Tuesday, October 16, 2012


Servicio Técnico

“Hi, good morning. So, the problem is that every afternoon I have cuts. There are cuts. The internet works, and then it doesn’t, and then it does again. Every two minutes. It falls and then returns. The red light blinks. Blinks? It is like this for one hour in the afternoon, every afternoon. I called the last week and they told me if the problem was not resulted, uh, uh, resolved in 72 hours, I should call again. Also, can you please speak slowly? I obviously don’t speak Spanish well.”

“Of course, no problem. Do you speak English?”


“Okay. I speak some English, but we will talk in Spanish so you can learn. Where are you from?”

“The United States.”

“Ahh, United States. Whose gone swan?”


“Who is going to win, Obama or Romney?”

“Oh! Obama. I hope. But I listened — um, this is hard — they say Romney has been very good in the debate, so things are changing.”

“I see. And what do you thin biscuit gannon stand?” 


“The wand afterstand.”

“I’m sorry, I…”

“Af… ghan… i…”

“Oh! Afghanistan! Um, obviously I do not like it. I think the soldiers are going to leave in 2014. But I believe that it is not responsible to leave without a military system or education or… those things. Does that make sense?”

“Yes, I understand. I am going to do a test on your line now. Have you been to Canada?”

“No, but I would like to. I recently realized I am a Canadian citizen. My mother was born there. Her father was military, so she thought … but yes. I don’t have a passport yet, but I will go!”

“I have a Canadian friend. He’s from Toronto. But honestly, Canada, the United States — they’ve never interested me. I would much rather go to other places, like Africa. What color is the light now?”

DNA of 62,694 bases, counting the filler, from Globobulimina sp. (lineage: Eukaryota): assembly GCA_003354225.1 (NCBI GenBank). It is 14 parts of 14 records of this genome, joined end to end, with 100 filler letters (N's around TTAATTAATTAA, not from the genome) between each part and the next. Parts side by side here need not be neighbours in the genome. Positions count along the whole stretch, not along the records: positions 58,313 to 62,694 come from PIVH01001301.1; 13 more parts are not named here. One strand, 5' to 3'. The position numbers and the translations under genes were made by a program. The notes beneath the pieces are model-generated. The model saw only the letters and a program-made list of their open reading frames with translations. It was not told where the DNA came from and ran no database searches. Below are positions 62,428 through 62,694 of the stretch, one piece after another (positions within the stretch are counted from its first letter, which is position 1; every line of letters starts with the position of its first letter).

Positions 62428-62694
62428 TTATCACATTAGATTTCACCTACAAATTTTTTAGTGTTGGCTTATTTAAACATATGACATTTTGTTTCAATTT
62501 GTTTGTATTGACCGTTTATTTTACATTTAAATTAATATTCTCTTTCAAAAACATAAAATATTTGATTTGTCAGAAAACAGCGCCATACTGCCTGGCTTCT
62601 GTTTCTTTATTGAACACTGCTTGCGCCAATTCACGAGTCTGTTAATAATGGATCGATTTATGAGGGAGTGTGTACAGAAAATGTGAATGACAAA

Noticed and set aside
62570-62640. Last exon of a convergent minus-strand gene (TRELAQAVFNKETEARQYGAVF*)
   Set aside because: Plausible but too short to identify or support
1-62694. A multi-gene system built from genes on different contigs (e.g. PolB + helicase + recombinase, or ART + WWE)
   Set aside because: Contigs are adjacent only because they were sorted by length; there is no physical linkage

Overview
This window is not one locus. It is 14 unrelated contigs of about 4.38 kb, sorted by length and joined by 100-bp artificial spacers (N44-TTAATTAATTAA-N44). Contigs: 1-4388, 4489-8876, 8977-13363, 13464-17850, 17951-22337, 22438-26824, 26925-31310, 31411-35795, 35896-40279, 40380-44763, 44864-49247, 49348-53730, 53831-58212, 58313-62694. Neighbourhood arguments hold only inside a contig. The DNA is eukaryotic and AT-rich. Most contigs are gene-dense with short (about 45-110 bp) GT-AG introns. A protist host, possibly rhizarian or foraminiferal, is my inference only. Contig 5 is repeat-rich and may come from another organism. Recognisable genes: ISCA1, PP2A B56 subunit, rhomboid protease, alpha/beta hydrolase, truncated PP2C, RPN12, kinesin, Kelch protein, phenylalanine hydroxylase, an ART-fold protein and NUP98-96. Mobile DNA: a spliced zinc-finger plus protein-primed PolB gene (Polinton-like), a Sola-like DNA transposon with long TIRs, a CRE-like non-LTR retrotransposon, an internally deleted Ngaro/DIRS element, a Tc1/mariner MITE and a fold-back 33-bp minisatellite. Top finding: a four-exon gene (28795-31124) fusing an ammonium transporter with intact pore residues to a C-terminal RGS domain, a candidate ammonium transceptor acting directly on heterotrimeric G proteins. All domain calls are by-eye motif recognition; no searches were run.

“Road. I mean red. Have you been to Asia or South America?”

“South America, yes, all over. I backpacked in Machu Picchu. Why are you living in Madrid?”

“I work at a high school in Moralzarzal. Do you know it? It’s near Villalba.”

“I’ve never heard of either.”
“Hm. Where in Madrid do you live?”

“I am in Chile.”

“Aha! I noticed that I did not recognize your accent! It was that! Where in Chile?”

“A town called Valleycars. It has about 40,000 people. It is on a river, the Tulip. It’s nice; it’s very quiet and I was born here. I live with my father and my sister.”

“How old is your sister?”

“40. I am 35.”

“Why have you just made that noise?”

“35 feels so old. But I still try to be active and do sports. I would like to go on a bicycle trip for several years. What color is the light now?”

“Still red. So wait, not like, a two-month bicycle trip, but years?”

“Yes, I was traveling for eight years.”


“What do you teach?”

“English, of course.”

“I used to teach music. I am a musician.”

“What do you play?”

“Trumpet, guitar. A little percussion.”

“No piano? In the United States everyone plays piano because…”

“It is a harmony. Like guitar. What color is the light?”

“Red, like always.”

“Has there been a sturmarang?”

“A storm or rain?”

“Rain, yes, but just a little. But like I have said, the problem started when the weather still made hot. Was being hot. When there was no storm, you understand?”

“Yes, I understand. I am going to transfer you to a technician.”


Previously: The First Time I Heard the Term "Helicopter Parents."

As you may have surmised, Gillian Brassil teaches English in Madrid. Her internet is working again.

63 Comments / Post A Comment


so lovely that I clapped my hands and sighed. thank you!


watch it over and over again, all day, every day!@j


This is so poetic in parts! I especially like the repetition of "What color is the light now?"

Once, I was on the phone with tech support based in India. My neighbors had several hens in their backyard, and one rooster. At one point the rooster started crowing and the support technician said "Ah, your man-chicken is feeling proud!". Best tech call ever.


I imagine this is what all of my dad's conversations are like in Mexico. He tried to make a pun one time when I was visiting and we went to the flea market--he wanted to buy a jigsaw puzzle but the seller was asking too much so my dad pretended like the puzzle was very heavy--a peso (money)/peso (weight) pun. But either the seller didn't get the pun or he just didn't enjoy it.


Oh my yes. Ranked near the top of my favorite experiences when I Lived Internationally (tm) are the two times I made French-language puns that made people laugh.

up cubed